A new report has revealed a strong correlation between Australian grains production and jobs in regional areas – about one job for every 1,000 tonnes of grain produced.
The Grains Research and Development Corporation (GRDC) report outlines research conducted by the Regional Australia Institute. GRDC head of industry and government relations, Justin Crosby, says grains comprise about a quarter of the value of Australia’s agricultural industry.
“This report clearly shows that grain growers are the backbone of many of Australia’s regional economies and demonstrates the critical importance of ensuring that they continue to be profitable.”
“The number of grain production jobs – people involved in the growing of grain, which may be in combination with the production of other crops and livestock – increases with raw grain tonnage and gross value,” he said.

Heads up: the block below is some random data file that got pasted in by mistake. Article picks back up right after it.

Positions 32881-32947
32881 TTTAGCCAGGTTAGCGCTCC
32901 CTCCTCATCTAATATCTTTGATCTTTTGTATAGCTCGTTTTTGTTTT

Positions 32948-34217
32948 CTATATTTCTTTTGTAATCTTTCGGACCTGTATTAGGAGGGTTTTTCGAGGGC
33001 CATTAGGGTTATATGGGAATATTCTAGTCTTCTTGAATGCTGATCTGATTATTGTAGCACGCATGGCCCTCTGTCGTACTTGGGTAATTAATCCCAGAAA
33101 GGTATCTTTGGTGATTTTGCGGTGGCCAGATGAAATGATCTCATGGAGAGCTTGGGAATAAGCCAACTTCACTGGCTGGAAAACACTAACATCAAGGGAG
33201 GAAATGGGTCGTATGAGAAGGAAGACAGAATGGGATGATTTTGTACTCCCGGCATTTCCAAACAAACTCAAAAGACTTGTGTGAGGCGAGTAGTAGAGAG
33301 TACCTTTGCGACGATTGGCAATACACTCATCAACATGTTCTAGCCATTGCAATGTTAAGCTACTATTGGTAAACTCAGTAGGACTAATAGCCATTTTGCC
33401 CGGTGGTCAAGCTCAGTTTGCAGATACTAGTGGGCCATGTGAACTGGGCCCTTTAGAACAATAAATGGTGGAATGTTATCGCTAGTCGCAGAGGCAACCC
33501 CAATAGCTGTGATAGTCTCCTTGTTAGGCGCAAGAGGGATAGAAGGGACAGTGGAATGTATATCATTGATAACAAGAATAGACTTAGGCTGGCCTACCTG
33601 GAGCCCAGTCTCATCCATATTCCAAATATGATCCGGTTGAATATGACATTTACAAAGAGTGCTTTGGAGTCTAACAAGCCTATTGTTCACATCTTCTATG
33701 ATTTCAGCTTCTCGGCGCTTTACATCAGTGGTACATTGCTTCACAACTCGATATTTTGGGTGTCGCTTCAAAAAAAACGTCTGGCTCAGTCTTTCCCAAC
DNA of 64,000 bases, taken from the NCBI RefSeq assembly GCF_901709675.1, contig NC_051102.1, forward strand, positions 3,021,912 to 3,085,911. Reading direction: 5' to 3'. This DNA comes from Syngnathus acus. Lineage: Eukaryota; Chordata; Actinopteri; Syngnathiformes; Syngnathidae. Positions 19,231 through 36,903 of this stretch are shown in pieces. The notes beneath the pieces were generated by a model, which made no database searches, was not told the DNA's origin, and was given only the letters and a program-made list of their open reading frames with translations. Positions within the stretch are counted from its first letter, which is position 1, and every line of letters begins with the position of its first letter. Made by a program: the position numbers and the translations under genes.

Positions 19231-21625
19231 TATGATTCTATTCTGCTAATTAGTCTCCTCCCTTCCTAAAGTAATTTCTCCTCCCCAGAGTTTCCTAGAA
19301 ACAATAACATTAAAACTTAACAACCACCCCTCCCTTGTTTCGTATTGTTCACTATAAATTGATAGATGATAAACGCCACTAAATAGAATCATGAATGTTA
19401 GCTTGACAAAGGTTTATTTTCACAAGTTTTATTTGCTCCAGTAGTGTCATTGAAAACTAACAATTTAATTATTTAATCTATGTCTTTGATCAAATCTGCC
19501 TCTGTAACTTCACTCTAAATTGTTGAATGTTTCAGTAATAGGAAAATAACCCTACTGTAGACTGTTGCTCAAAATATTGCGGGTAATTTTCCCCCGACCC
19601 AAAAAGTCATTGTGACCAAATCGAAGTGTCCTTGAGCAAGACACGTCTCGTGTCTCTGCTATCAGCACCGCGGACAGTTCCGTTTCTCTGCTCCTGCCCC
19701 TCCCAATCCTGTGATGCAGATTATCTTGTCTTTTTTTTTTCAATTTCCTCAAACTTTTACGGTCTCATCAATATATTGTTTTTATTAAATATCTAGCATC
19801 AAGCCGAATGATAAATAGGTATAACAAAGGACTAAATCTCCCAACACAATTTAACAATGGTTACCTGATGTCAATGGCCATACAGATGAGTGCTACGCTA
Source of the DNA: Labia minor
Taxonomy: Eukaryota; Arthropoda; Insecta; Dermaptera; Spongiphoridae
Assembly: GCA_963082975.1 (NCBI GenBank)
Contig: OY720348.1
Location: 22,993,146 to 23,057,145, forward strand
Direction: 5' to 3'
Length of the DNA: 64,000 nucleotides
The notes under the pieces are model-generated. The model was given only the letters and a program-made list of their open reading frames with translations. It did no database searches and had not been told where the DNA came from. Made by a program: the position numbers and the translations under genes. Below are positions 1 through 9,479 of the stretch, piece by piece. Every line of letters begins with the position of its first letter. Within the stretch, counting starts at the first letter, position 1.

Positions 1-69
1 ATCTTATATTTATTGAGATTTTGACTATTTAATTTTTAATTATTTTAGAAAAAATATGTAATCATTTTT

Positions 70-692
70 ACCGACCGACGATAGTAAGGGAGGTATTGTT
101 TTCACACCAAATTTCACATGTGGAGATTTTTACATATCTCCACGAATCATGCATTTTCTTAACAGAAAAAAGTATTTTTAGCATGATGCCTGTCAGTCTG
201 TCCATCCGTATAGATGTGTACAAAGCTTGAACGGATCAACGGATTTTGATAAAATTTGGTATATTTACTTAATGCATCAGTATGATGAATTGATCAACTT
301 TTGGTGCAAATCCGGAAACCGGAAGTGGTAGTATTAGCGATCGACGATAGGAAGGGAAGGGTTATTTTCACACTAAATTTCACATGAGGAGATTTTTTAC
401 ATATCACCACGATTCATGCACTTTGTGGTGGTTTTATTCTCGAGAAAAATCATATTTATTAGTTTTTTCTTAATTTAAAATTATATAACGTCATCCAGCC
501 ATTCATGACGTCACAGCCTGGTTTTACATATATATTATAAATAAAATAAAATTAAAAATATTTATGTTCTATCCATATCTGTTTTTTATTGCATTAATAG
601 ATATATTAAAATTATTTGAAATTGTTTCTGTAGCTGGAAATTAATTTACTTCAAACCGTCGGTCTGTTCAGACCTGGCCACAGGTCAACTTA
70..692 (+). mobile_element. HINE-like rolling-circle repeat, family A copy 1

“For every 100,000 tonnes of grain produced there are, on average, 87 grain production jobs in Queensland and NSW; 121 in Victoria, South Australia and Tasmania; and 54 in Western Australia.
There were 34,745 direct grain production jobs at the time of the last census, with the bulk in NSW (29%).
While the grains industry continued to be a significant source of Australian employment, the number of grain production jobs fell from 50,707 jobs in the 2006 census to 34,745 grain production jobs in 2016.
“In the face of tight labour markets in regional Australia, grain growers have been able to adapt through adopting improved technologies and achieving increased efficiencies,” Justin said.
“Regions with a high proportion of grain production jobs, compared with the national average, have a specialisation in grain production and are more dependent on the success of the grains industry for economic outcomes,” he said.
“These ‘specialised regions’ are strongly concentrated in the WA wheatbelt, the Yorke and Eyre peninsulas in SA, the Grampians region in Victoria, central NSW and inland southwest Queensland.”